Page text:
“I think it's just funny that I didn't play in high school, period. And I still was like, 'I'm gonna make the NBA,’” Crawford quipped. “It was a lot of talent that I was around. We was all on AAU trips together. So being around those guys and playing against 'em, I mean, I felt like I played against the best before I ever left Detroit.”

Crawford only briefly suited up for Communication and Media Arts High School prior to leaving to play prep ball for Kevin Keatts at Hargrave Military Academy in Virginia in 2006-07. (Another highly recognized and decorated institution that’s produced a lot of NBA and pro hoopers.) 

After that, Crawford wound up at Indiana University on the same team as sure-fire one-and-done freshman guard Eric Gordon and savvy senior D.J. White, with Kelvin Sampson as the head coach. Unfortunately, that October, Sampson was forced out by the NCAA due to allegations of improper recruiting via impermissible phone calls; Crawford still has love for him. (Sampson currently coaches the top-ranked Houston Cougars.)

Dan Dakich took over the team in the interim ahead of a mass exodus the following season in Bloomington. Crawford was one of many who exited stage left, ending up at Xavier with Chris Mack and the Musketeers. Unlike these days with the transfer portal, where there is no longer a waiting period, Crawford had to sit out an entire season before stepping onto the court for his new college.

“I think that the players can make their own choice. I do think it gets tricky because you have to face adversity in order to get better as a player,” Crawford said of changing schools. “You can't just run when things get hard, but you do need to know if it's time to get out and transfer. But you do need to know when it's just adversity and you need to fight through it. This transfer (portal), the fact that you ain't gotta sit out... young kids, they think they know it all. So when they're mad and they make that emotional move, they don't realize it's gonna be harder leaving than staying. Then, you're listening to parents and all this, so it's tricky. It's real tricky.”

Before he could even put on his Xavier threads for the first time, Crawford became an internet sensation. In July 2009, he put LeBron James on a poster — at his own summer camp, hosted at the LeBron James Skills Academy in his hometown of Akron, Ohio.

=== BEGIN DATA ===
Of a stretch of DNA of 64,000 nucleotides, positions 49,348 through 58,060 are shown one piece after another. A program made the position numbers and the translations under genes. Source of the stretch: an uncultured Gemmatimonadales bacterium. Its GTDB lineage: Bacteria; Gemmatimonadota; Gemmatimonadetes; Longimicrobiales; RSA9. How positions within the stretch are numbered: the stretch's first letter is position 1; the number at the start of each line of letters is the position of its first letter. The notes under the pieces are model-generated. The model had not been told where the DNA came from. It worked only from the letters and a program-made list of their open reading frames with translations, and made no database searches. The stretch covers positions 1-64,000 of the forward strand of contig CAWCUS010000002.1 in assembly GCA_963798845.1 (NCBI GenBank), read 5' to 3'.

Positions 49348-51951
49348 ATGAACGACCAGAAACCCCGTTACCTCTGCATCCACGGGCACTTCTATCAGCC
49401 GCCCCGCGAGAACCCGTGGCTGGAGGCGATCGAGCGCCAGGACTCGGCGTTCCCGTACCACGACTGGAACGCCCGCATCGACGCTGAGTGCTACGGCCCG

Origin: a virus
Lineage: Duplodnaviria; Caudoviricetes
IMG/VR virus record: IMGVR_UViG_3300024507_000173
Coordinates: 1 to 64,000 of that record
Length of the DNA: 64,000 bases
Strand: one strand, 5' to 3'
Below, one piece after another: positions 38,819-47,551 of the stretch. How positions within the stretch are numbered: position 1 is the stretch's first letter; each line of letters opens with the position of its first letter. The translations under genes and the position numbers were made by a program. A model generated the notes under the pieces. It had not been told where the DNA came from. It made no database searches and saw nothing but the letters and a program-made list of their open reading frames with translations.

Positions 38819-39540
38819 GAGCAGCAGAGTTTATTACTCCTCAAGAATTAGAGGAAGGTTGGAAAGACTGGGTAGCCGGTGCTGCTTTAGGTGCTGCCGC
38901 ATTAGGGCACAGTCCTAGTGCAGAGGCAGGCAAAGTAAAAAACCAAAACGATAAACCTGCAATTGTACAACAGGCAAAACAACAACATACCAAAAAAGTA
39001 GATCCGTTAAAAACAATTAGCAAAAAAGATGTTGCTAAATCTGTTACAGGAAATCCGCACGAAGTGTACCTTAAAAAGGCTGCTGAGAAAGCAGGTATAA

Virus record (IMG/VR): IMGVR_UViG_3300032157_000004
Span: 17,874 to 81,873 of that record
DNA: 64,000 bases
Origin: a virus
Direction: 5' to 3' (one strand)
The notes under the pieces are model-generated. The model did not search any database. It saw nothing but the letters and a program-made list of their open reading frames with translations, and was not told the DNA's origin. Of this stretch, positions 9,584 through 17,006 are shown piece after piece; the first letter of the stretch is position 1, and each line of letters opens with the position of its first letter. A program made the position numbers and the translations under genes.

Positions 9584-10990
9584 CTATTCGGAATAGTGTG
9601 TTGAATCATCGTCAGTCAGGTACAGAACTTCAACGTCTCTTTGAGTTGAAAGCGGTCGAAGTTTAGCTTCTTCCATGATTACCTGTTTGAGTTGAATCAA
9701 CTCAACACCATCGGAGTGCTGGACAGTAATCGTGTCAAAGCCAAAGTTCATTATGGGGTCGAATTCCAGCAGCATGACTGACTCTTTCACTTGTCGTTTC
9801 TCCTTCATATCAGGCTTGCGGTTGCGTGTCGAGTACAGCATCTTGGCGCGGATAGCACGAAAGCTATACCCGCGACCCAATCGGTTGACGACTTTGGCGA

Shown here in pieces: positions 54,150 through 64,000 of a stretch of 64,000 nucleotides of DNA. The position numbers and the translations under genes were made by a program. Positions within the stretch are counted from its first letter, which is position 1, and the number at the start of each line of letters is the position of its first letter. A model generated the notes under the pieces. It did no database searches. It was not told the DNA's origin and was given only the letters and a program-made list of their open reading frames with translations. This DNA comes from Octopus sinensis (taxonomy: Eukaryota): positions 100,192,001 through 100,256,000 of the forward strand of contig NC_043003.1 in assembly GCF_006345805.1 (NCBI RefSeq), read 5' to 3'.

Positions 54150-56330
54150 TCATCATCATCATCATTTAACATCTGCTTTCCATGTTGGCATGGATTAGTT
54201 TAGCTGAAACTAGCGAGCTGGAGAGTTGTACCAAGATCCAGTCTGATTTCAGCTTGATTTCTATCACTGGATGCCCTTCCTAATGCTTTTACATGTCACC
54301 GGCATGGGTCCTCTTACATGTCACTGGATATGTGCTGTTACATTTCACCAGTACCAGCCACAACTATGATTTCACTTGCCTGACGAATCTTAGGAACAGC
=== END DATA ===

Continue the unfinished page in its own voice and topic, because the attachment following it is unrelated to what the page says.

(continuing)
A buzzworthy moment that happened just as the pick-up game started to get underway, Crawford’s name began trending on an up-and-coming social-media platform called Twitter. Two hours later, he got back to his hotel, where he got a call from his Musketeers teammate Mark Lyons.

“'Did you dunk on LeBron?!'” Crawford remembers him asking. “I was like, 'Damn, how did you hear about that? This just happened, how did you hear?' (Word) was already, I guess, going around and stuff. And I remember (Xavier assistant) Mario Mercurio, when I got back to Xavier after that, he grabbed me into his room and was like, 'We're making you a Twitter right now.' And I still got all them followers from that. I still got 70,000 followers on Twitter just because of that dunk on LeBron.”

Because Nike’s team confiscated video footage of the dunk from two journalists, the dunk received even more attention. The top high school basketball players from the area were there to watch and “went crazy,” spreading the word. 

“I think by that noise that all them made, made (Nike) be like, 'Alright, it's something to this,' when really, (Nike) made it bigger by all y'all finding out. 'Damn, they hidin' the tapes. What was it?' 'Cause it really wasn't nothing,” Crawford laughed. “I'm appreciative of it because so many people still recognize me from it. I would love for Nike to hand over that tape now that I'm older."

Crawford didn’t care about going viral at the time. Matter of fact, he was annoyed when people brought it up.

“For a whole bunch of years, I was like, 'Man, I'm way more than a dunker. I don't want to talk about no dunk on LeBron. Y'all see how nice I am at basketball?' That was my take,” Crawford said. “But now, I'm like, it's cool now that I'm older. It was definitely a dope thing that happened. That was the first time I felt like the world heard about me, and I used that to go into my Xavier career.”

While his lone season with the Musketeers was a smashing success, it didn’t necessarily get off on the best foot. At 5-3, coming off a loss at Kansas State and heading into the annual Crosstown Shootout with arch-rival Cincinnati, Mack pulled Crawford from the starting lineup for the only time that year. Crawford believes it’s the reason he made it to the NBA.